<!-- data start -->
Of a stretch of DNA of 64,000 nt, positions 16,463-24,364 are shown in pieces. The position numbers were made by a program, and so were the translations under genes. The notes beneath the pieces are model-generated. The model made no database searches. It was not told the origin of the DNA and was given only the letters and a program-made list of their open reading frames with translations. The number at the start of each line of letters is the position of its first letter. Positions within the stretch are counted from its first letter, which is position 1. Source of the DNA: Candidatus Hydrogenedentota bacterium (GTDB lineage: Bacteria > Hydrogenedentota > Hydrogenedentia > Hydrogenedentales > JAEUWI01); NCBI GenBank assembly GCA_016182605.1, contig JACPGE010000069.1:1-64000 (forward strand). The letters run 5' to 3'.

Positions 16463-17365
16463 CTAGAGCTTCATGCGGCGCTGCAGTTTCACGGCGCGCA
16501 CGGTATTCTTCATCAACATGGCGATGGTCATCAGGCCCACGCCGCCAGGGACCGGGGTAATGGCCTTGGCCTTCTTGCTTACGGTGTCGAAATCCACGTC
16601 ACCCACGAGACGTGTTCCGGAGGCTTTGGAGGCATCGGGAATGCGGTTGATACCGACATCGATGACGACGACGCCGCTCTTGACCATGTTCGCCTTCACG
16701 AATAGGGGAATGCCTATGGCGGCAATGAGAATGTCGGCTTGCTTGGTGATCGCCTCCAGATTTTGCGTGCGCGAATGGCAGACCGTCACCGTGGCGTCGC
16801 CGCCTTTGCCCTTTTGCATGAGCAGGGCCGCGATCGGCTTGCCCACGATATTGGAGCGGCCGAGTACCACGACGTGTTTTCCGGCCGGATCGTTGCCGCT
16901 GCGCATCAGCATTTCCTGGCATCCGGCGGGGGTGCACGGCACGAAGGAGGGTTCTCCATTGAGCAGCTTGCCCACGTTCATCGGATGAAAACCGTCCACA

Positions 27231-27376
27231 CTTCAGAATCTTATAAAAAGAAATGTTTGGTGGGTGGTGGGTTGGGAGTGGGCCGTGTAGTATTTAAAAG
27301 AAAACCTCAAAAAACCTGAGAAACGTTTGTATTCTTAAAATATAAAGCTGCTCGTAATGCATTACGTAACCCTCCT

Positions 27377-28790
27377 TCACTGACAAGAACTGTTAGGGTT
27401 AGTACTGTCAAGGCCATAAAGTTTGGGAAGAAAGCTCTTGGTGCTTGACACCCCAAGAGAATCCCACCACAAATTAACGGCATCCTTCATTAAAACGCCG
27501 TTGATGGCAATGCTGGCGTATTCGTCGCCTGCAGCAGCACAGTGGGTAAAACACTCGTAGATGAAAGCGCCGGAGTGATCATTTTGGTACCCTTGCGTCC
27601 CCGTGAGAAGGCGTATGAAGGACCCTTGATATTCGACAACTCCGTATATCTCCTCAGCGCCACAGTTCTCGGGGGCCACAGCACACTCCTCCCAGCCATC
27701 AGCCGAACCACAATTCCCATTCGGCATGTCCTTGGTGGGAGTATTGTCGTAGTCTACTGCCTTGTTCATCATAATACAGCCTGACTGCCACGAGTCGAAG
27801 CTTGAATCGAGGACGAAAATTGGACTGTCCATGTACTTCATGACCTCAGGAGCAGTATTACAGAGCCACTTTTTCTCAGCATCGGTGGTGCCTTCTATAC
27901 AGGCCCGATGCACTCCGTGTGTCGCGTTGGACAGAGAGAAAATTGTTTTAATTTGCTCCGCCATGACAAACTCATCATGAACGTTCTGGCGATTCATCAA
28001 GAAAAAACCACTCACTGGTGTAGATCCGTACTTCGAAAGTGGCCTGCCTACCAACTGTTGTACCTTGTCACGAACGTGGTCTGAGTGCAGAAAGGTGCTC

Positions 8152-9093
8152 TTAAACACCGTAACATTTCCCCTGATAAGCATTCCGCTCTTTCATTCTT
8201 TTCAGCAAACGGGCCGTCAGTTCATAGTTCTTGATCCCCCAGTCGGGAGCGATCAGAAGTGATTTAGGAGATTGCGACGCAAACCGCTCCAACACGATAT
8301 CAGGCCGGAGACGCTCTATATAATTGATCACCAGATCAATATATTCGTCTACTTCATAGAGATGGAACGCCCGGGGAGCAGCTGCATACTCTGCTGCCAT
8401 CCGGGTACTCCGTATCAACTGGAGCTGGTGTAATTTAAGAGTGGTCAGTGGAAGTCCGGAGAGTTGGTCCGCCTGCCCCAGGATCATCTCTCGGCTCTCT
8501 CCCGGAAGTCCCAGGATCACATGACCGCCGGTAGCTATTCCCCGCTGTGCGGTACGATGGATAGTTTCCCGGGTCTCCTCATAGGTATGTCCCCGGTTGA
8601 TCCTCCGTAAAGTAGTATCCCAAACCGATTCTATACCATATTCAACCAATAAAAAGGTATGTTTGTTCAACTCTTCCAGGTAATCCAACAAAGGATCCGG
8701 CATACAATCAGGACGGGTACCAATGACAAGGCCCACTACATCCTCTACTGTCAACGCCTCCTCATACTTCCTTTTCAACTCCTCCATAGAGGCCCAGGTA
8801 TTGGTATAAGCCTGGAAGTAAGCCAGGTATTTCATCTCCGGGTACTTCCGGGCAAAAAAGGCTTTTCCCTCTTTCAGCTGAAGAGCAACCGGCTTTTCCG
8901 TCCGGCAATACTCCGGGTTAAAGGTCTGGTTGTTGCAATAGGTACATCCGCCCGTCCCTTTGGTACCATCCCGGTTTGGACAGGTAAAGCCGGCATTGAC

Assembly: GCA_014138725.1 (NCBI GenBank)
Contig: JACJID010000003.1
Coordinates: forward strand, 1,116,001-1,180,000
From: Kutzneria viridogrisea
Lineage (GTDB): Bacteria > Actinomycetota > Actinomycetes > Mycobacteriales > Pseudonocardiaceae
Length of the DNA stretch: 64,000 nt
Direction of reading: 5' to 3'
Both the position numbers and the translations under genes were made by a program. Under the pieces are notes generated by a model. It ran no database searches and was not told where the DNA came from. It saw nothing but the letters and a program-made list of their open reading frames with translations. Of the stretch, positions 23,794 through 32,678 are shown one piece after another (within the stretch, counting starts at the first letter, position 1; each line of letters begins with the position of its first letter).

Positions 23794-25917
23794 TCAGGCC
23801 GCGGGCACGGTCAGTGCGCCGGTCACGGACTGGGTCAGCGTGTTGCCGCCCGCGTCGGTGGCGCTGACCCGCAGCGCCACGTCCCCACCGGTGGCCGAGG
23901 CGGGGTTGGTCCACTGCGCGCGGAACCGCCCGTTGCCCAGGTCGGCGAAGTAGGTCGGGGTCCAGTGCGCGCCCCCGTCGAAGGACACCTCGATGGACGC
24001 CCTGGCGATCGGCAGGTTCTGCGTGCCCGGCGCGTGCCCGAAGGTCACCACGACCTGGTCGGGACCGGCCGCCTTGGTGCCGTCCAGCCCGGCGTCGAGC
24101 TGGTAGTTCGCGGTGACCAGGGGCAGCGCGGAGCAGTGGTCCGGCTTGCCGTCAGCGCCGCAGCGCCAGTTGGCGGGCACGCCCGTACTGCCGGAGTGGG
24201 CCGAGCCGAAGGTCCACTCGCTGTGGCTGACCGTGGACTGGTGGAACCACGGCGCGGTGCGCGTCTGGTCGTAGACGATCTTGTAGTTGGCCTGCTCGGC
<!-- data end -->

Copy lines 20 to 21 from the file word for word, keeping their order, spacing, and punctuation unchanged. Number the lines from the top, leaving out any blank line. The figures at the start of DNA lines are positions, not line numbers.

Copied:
28001 GAAAAAACCACTCACTGGTGTAGATCCGTACTTCGAAAGTGGCCTGCCTACCAACTGTTGTACCTTGTCACGAACGTGGTCTGAGTGCAGAAAGGTGCTC

Positions 8152-9093